The NPA benchmark for "record" years is 1945. Hence NPA called the 25,524 suicides it reported in 1986 "the highest since the war"-which was changed to "the worst since the war" by a number of major dailies including Asahi Shimbun.

The Japan Times follows the standard formula in its articles on government reports about suicide, as it does on official reports about marriage, divorce, vehicle accidents, and delinquency and crime.

"Record rise in suicides linked to yen rise, failing businesses" read a Japan Times headline last year. The article began: "The number of Japanese who committed suicide in 1986 reached a record high of 25,659, the Health and Welfare Ministry announced in a report . . . ."

The whole truth

The headline was wrong: the nearly 2,300 "rise" in 1986 over 1985, in the number of deaths classified as suicide in MWF statistics, was only half the over 4,300 "increase" in 1983 over 1982.

The "record high" assessment was correct as a body count, but body counts are misleading as measures of the epidemiological incidence of suicide in a changing population. In fact, the crude suicide rate in 1986 was 21.2 suicides per 100,000 living people-less than the 25.7 crude rate for 1958, Japan's historical peak.

Though the MHW report included some crude suicide rates, the Japan Times article did not cite any-most likely because none appeared on the one-page summary, and because no newspaper is prepared to conduct its own analysis of the more detailed statistics in the report.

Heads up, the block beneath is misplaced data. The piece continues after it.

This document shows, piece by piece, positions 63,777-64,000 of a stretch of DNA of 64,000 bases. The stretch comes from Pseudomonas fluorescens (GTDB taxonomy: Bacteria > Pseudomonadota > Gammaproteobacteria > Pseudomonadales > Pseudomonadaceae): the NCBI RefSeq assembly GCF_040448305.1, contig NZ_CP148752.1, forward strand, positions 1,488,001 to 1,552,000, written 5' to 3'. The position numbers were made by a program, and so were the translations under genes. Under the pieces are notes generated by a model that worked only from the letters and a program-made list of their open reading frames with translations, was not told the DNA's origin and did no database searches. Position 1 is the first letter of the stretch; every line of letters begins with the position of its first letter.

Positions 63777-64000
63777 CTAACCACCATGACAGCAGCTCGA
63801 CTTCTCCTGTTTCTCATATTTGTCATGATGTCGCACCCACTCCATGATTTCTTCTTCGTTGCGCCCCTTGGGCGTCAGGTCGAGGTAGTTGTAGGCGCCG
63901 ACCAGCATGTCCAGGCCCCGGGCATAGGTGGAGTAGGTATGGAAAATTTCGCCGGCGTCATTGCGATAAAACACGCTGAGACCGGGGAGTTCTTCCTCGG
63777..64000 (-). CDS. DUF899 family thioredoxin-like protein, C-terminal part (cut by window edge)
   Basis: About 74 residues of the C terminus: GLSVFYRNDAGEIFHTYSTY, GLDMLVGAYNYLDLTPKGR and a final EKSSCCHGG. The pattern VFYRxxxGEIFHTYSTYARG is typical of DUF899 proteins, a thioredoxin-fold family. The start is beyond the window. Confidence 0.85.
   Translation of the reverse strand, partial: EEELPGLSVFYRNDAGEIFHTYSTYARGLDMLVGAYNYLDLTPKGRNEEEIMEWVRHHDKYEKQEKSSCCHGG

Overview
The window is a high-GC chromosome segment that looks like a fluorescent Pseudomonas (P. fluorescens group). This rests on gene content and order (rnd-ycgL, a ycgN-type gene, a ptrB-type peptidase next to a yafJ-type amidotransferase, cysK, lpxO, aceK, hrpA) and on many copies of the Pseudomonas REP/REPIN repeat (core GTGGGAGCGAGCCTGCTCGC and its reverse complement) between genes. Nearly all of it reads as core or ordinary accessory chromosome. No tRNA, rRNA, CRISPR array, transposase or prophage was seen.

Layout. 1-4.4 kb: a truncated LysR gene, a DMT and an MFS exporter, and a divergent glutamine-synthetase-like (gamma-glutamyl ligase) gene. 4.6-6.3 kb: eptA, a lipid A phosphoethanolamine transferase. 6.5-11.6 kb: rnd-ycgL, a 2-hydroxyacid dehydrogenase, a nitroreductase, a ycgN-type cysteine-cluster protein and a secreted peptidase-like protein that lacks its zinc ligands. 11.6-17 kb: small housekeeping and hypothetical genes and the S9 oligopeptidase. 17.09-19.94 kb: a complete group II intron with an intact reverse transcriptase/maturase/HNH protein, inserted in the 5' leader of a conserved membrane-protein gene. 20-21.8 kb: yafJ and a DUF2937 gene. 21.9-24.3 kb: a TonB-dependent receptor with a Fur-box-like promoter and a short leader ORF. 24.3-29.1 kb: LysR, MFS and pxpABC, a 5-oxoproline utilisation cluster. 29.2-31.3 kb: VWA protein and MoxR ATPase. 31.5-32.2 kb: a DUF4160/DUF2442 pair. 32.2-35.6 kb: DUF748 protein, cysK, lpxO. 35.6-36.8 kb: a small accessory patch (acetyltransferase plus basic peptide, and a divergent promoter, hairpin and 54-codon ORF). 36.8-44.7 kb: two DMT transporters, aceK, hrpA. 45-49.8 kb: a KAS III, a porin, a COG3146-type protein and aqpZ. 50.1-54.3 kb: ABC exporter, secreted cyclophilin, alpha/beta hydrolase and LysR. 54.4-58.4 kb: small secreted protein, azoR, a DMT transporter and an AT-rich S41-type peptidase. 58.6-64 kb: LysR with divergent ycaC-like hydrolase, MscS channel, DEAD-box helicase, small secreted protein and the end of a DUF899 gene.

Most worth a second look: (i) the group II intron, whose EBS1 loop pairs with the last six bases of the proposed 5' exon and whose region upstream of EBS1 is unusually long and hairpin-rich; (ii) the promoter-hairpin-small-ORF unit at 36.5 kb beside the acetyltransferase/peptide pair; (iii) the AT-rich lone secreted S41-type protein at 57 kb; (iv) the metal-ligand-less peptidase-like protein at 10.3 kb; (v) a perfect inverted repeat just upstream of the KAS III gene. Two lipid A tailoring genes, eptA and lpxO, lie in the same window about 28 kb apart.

Nor did the article try to correct the wrong implications of the "record high" number of suicides by pointing out that the 30 percent rise in population from 1958 to 1986 diminished by over threefold the less than 9 percent increase in the annual body count over the same 28 years.

Much less did the article disclose that when the crude rates are corrected for the aging of the population since 1935, the 1958 and 1986 rates fall to 23.3 and 19.6.

Cribbed impressions

Some of the scholars who have been the most responsible for how suicide in Japan is understood around the world have been propagating the same fallacies that are spread by government agencies and the media. The most notable example is Mamoru Iga, especially his widely reviewed book, The Thorn in the Chrysanthemum: Suicide and Economic Success in Modern Japan (University of California Press, 1986).

"After low suicide rates during World War II, the Japanese suicide rate hit a peak (25.2 per 100,000) in 1955 and declined until 1967, when the rate was 14.2. After that the rate rose again, to 15.3 in 1970 and 17.5 in 1974. The rate seems to be still rising."

What gave Iga the impression that the rate is "still" rising?

"The Japan Times (May 6, 1984)," he continued, "reported that 'suicide both in Tokyo and the nation hit a record high' in 1983."

Iga, a certified American sociologist who has published dozens of articles on suicide in Japan in journals and books in the past thirty years, failed to note that the "record high" was only a body count.

Tellingly, Iga did not do his homework. Nowhere in his book, nor in his many articles, is there evidence that he himself has analyzed Japan's suicide statistics, copiously available since about 1900.